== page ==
Learning paths content lists

A national voice on economics, Mellody Hobson is President of Ariel Investments and Chair of the Board of Directors of DreamWorks Animation. Here she tells a story about Ram Dass, freedom, and the wealth that allows spiritual transformation. More
Sister Joan Chittister encourages us to consider the four steps of major transformative change when culture is in chaos and society is in upheaval. More
Sister Joan Chittister, an iconic spiritual feminist and activist, tells a story that illuminates our need to take bold action in the world without waiting for it to be sanctioned. More
Elizabeth Lesser, cofounder of Omega Institute and the Omega Women’s Leadership Center (OWLC), makes a case for a society that incorporates the full range of human intelligences, with a focus on the benefits of emotional and spiritual intellegence. More
María Teresa Kumar, founding president and CEO of Voto Latino, describes the importance of her practice to keep her "present" in her life and work. More
This Grammy Award-winning artist uses music as a way to convey her personal message. Here Ani DiFranco explains why we need to encourage feminism in this generation and how it can save the world. More
The International Council of Thirteen Indigenous Grandmothers are tribal elders from across the world. Members of the council speak here about the importance of education, prayer, healing and taking action to bear witness to the past and future. More
Pumla Gobodo-Madikizela, clinical psychologist and senior research professor in South Africa served on the Truth and Reconciliation Commission following Apartheid. She explores the nature of our humanity. More
Elizabeth Lesser, cofounder of Omega Institute and the Omega Women’s Leadership Center (OWLC), encourages bold leadership from the core. More
Jamia Wilson, feminist media organizer and Executive Director of Women, Action, and the Media, in conversation with journalist Nadia Al-Sakkaf, describes how she learned to embrace what set her apart. More
Trauma-informed yoga is based on a particular understanding of trauma, one that emphasizes its impact on the entire mind-body system, as opposed to particular mental states (e.g., troubling memories) viewed in isolation from the physical body. “Trauma,” Bessel van der Kolk explains, “is not just an event that took place sometime in the past; it is also the imprint left by that experience on mind, brain, and body.” More
The universe is conscious. I first recognized this two decades ago when I began engaging a number of alternative healing techniques to overcome my own childhood trauma—trauma which was complex and deep, far too complex for traditional psychotherapy to conveniently unwind. As I engaged these techniques, which ranged from shamanic healing to rebirthing to energy healing, I noticed quick and radical changes that were very positive begin to happen in my own life. More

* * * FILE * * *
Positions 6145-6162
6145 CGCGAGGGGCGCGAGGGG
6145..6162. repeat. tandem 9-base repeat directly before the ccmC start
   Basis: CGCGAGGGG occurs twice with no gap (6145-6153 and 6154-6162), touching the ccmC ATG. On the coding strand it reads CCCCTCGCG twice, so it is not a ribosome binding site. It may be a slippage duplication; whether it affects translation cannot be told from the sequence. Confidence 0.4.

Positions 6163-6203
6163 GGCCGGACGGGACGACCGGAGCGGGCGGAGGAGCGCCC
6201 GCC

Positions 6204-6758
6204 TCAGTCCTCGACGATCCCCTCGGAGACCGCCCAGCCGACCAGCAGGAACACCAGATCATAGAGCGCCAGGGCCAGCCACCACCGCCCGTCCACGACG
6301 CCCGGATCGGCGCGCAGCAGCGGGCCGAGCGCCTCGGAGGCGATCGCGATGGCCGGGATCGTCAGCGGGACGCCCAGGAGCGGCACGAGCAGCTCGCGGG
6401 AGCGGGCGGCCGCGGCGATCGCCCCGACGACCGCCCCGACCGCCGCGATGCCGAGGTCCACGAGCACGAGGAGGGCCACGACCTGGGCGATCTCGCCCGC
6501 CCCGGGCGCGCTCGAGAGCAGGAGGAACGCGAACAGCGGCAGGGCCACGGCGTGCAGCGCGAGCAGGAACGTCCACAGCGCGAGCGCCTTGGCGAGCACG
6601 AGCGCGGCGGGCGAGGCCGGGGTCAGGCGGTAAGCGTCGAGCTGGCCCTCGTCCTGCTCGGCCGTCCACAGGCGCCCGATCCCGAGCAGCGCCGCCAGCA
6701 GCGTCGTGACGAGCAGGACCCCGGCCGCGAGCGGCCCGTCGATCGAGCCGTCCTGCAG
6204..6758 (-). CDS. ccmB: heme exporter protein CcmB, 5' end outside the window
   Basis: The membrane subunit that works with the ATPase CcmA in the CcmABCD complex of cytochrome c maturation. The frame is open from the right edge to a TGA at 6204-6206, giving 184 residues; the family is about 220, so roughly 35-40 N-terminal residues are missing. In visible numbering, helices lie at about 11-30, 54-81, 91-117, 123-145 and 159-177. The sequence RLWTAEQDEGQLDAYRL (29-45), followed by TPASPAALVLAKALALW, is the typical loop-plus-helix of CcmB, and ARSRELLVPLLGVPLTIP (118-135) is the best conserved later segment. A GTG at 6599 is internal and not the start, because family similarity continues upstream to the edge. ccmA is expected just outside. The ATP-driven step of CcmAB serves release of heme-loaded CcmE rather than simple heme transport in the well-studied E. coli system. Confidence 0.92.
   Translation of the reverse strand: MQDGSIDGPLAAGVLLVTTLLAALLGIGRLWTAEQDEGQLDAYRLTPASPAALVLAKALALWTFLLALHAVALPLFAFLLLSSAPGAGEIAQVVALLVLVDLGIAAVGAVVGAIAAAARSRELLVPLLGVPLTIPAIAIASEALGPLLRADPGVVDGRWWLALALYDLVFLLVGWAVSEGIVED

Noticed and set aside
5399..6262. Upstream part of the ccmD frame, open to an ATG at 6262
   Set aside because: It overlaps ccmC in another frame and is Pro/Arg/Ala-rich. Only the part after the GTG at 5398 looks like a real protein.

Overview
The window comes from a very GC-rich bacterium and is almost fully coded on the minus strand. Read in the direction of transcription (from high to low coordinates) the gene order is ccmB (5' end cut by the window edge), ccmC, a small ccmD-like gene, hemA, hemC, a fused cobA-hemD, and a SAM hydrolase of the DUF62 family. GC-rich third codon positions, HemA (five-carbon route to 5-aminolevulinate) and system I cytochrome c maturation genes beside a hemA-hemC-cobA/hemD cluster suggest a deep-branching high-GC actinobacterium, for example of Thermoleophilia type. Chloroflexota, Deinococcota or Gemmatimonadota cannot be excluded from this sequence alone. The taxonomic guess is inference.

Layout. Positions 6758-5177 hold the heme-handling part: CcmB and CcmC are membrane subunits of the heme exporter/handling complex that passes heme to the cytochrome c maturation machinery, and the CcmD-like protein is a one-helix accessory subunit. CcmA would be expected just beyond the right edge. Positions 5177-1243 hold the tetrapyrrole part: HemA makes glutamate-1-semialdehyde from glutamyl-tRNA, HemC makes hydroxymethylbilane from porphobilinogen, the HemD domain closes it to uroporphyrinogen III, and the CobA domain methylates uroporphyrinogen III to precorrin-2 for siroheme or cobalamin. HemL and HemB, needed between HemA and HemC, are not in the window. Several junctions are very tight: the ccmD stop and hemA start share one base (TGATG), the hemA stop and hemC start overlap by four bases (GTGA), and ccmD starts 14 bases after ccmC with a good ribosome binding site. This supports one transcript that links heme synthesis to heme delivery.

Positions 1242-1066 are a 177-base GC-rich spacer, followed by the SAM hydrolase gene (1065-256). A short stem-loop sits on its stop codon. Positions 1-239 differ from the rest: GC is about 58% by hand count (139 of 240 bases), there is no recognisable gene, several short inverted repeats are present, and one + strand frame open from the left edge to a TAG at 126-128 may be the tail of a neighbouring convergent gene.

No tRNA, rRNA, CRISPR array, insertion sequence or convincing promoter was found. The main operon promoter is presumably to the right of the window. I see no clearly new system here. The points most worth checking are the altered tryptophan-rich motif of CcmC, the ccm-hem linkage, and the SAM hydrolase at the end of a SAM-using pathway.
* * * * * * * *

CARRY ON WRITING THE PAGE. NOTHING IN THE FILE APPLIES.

Omega: Your work has been funded by the National Institute of Mental Health and the Canadian Institutes for Health Research. What have you learned in working with and training professionals in the mental health world? Zindel: It’s been really interesting that some of the initial requests we made of professionals have been embraced with increasing acceptance. More
Omega: How can we learn to settle our minds when the world around us is so full of news, information, social media, and more? More
I felt a sharp sting as my body smashed into the water and then the muddy bottom three feet below. Struggling and sputtering, I was able to claw my way up onto the bank. In a rush of shock and adrenaline, I threw myself at the cliffside and began to climb, hand over hand, my feet scrambling for toeholds. When I slid down a few feet, it only triggered a more zealous effort, as if some reptilian part of me had taken command. Fingers bleeding, both knees skinned, my jeans and T-shirt torn and splattered with dirt, I reached the top and lay panting. More
two people doing warrior pose on beach in sunset
Omega: What motivated you to join the military? More
Self-hatred is the hidden underbelly of all the violence and nastiness in the world. Self-hatred may seem like too strong a word to some. "I have a little self-doubt," you may say, "but I don't hate myself." Yet if you doubt, judge, or criticize yourself at all, this indicates some dislike or aversion toward yourself as you are. Or if you have a hard time spending time alone, undistracted by work, phone calls, television, computers, or other forms of busyness that pull your attention away from yourself, this suggests that you don't like being with yourself that much. More
You can work on undoing an unhealthy habit by exercising present-moment awareness at three distinct times: before the impulse to engage in the habit arises, during the impulse to engage in the habit, and after the impulse to engage in the habit has subsided (or been indulged). Here’s how it works. Before: Explore what leads you to engage in the habit and make choices that can help prevent you from doing so. More
The pathway was simple. We came here through our parents. As children of our parents, we are connected to something vast that extends backward in time, literally to the beginning of humanity itself. Through our parents, we are plugged into the very current of life, though we are not the source of that current. The spark has merely been forwarded to us—transmitted biologically, along with our family history. It’s also possible to experience how it lives inside us. More